To top all of that off, Peters said being a backup goalie is even harder. It's at least as much work, if not more. It's preparing for every game, but not to actually step on the ice. This can be very isolating. If goaltending wasn't already mentally taxing, being a backup will test every bit of your mental fortitude. Each and every practice and game day, the backup goalie has to warm up and prepare themselves physically and mentally -- just in case.
Peters said that though it's important and necessary in case your team needs you, it's also exhausting.
When she went from a high school star to a red-shirt freshman at arguably the best women's college hockey program in the country, Peters didn't quite know what to do with herself. Though it was a major struggle, she learned how to define herself outside the rink and came out of the experience as a stronger person for it.
"I was humbled by the expectations of me. I was humbled by the people I was surrounded by. And just the challenge of it all. I had to swallow my pride and become comfortable being uncomfortable being the backup goalie. Obviously no one wants to be the backup, but it's something you have to do if you want the chance to climb the ladder. You have to start somewhere," she said.
The life lessons and personal growth that come through playing sports are innumerable, and it's clear that everyone on the ice deals with personal struggles that have nothing to do with the puck. But maybe more than any other position, goaltending carries a set of lessons that have helped these women grow off the ice.
There are lessons about handling criticism and pressure, and how to learn from mistakes but not dwell on them. Desbiens said she learned from an early age about taking responsibility for her actions and not passing it on to other people. If she was going to grow as a goaltender, she had to own her mistakes, acknowledge what she did wrong and learn from it -- which is something that many grown-ups still struggle with.
When she came to Wisconsin, Desbiens was a goalie who often found herself needing to make acrobatic saves to cover for being out of position or making a mistake. She was a bit wild on the ice and found it difficult to adjust to the slower women's college game. Toning down her aggressive tendencies improved her game and helped her have perspective not only on her game, but on life.
"Sometimes less is more. Take time to slow things down and make things easier. Don't try to do too much… Life is like that. Quality versus quantity," she said.
After Minnesota-Duluth and Minnesota went to two overtimes in the WCHA tournament semi-final, Rooney and her teammates were back on the ice about 16 hours later to play Wisconsin for the title. Over the course of the two games, Rooney made 112 saves and set numerous records. She pushed her own limits physically, and in doing so, found out that she's capable of far more than she ever thought.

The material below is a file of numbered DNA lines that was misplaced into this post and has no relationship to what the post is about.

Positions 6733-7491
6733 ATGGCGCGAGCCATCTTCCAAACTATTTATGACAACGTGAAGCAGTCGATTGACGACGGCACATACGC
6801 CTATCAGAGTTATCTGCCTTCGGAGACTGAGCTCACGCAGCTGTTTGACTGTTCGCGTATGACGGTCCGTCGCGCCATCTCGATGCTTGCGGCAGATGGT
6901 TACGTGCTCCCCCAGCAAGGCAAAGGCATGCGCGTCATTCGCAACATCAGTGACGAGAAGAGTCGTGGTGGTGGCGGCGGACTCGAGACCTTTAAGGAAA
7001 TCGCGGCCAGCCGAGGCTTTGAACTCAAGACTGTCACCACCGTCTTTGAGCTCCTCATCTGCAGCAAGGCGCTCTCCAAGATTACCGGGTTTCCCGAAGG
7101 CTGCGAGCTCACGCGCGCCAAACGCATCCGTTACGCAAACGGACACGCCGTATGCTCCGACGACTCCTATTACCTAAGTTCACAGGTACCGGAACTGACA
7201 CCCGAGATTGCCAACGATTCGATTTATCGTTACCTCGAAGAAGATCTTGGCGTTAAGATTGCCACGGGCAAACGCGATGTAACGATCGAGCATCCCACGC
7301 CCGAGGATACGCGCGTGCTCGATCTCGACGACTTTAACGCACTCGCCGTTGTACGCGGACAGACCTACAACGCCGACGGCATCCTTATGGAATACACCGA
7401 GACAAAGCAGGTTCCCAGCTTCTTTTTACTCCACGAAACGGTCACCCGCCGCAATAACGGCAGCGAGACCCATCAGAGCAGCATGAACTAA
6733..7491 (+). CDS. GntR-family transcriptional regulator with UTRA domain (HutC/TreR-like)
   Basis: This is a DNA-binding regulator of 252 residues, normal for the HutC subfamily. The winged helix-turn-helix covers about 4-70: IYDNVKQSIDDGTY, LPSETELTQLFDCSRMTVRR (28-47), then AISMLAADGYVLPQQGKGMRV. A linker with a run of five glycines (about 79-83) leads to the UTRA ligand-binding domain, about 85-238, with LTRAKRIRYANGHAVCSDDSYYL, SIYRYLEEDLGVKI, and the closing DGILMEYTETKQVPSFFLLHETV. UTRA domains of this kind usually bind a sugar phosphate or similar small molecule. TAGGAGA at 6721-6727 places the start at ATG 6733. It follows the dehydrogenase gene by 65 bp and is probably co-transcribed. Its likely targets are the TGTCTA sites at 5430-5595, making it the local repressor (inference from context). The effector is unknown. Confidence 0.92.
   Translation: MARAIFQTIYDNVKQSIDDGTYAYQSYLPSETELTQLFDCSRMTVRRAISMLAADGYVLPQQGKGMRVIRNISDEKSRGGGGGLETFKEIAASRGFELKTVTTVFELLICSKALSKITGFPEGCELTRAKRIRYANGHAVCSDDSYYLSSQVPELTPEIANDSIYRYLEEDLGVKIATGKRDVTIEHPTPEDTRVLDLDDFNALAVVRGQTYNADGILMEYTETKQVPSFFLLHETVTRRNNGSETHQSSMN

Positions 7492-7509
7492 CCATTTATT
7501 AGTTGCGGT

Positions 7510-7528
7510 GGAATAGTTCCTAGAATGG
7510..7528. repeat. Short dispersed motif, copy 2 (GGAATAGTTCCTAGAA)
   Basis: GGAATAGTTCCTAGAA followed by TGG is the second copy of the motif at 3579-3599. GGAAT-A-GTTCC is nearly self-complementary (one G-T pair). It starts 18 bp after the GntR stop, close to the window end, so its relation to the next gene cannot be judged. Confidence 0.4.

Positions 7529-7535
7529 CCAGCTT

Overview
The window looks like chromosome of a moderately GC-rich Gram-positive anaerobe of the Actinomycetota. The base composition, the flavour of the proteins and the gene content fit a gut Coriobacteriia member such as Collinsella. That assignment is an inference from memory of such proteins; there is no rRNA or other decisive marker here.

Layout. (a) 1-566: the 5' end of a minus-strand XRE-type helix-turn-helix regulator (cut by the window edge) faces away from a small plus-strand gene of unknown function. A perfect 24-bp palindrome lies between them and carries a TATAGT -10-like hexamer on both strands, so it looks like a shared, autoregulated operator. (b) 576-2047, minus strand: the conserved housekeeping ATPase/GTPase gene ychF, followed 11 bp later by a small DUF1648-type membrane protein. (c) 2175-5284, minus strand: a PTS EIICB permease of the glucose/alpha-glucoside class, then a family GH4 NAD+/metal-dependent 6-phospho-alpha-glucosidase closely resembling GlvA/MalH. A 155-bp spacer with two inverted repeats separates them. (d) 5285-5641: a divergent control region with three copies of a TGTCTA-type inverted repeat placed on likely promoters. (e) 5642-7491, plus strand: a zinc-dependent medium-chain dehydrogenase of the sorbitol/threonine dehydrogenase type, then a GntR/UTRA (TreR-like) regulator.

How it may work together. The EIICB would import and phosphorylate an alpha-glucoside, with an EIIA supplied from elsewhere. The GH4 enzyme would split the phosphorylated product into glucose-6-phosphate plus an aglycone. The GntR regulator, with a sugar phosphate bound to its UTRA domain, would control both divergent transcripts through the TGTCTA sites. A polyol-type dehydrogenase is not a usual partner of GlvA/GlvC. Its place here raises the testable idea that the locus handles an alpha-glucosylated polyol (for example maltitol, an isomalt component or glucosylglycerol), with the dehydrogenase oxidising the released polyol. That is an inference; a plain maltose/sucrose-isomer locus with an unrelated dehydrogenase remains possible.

"I've learned that even if things aren't going the way you planned, to still push through and finish the game; finish the challenge, never to give up. Have a positive mind in every situation you're put into -- positivity and an open mind can take you a long way," she said.
In a contradictory sort of way, goaltending is almost entirely a mental battle that requires you to get out of your own head. There's a thousand things to remember, while a coach tells you not to think too much. It would be easy for a player in that position to get overwhelmed or distracted and move sort of on autopilot.
Peters finds that breaking down a season into games and a game into periods helps keep calm and focused.
"I try to take each game one period at a game. I'm not thinking about the end of the game, I'm thinking about getting to the end of the period and what I need to do in the moment to make sure that I'm prepared for whatever shot I'm going to face next. I find that mindset helps me because it keeps me from getting overwhelmed," she said.
Rooney said some of the best advice she ever received was to not let the pressure get to her so much that she turns into a robot. She fights that tendency by making sure to have fun while focusing on the simplest, but most important thing for a goalie -- keeping the puck out of the net.
Desbiens has had an absolutely legendary college career with a final chapter still yet to be written. But when it comes to doling out advice to young goalies, she doesn't let it get too complicated.
She tells them to remember that in the end, goaltending isn't actually all that difficult. All you really need to do is put yourself between the puck and the net.
"Just put something in front of the puck. Sometimes you might be out of position. Sometimes it doesn't matter how you do it, you just need to find a way to do it."
Filed under: NCAA; Ann Renee Desbiens; wisconsin; minnesota; Minnesota-Duluth; maddie rooney; Sidney Peters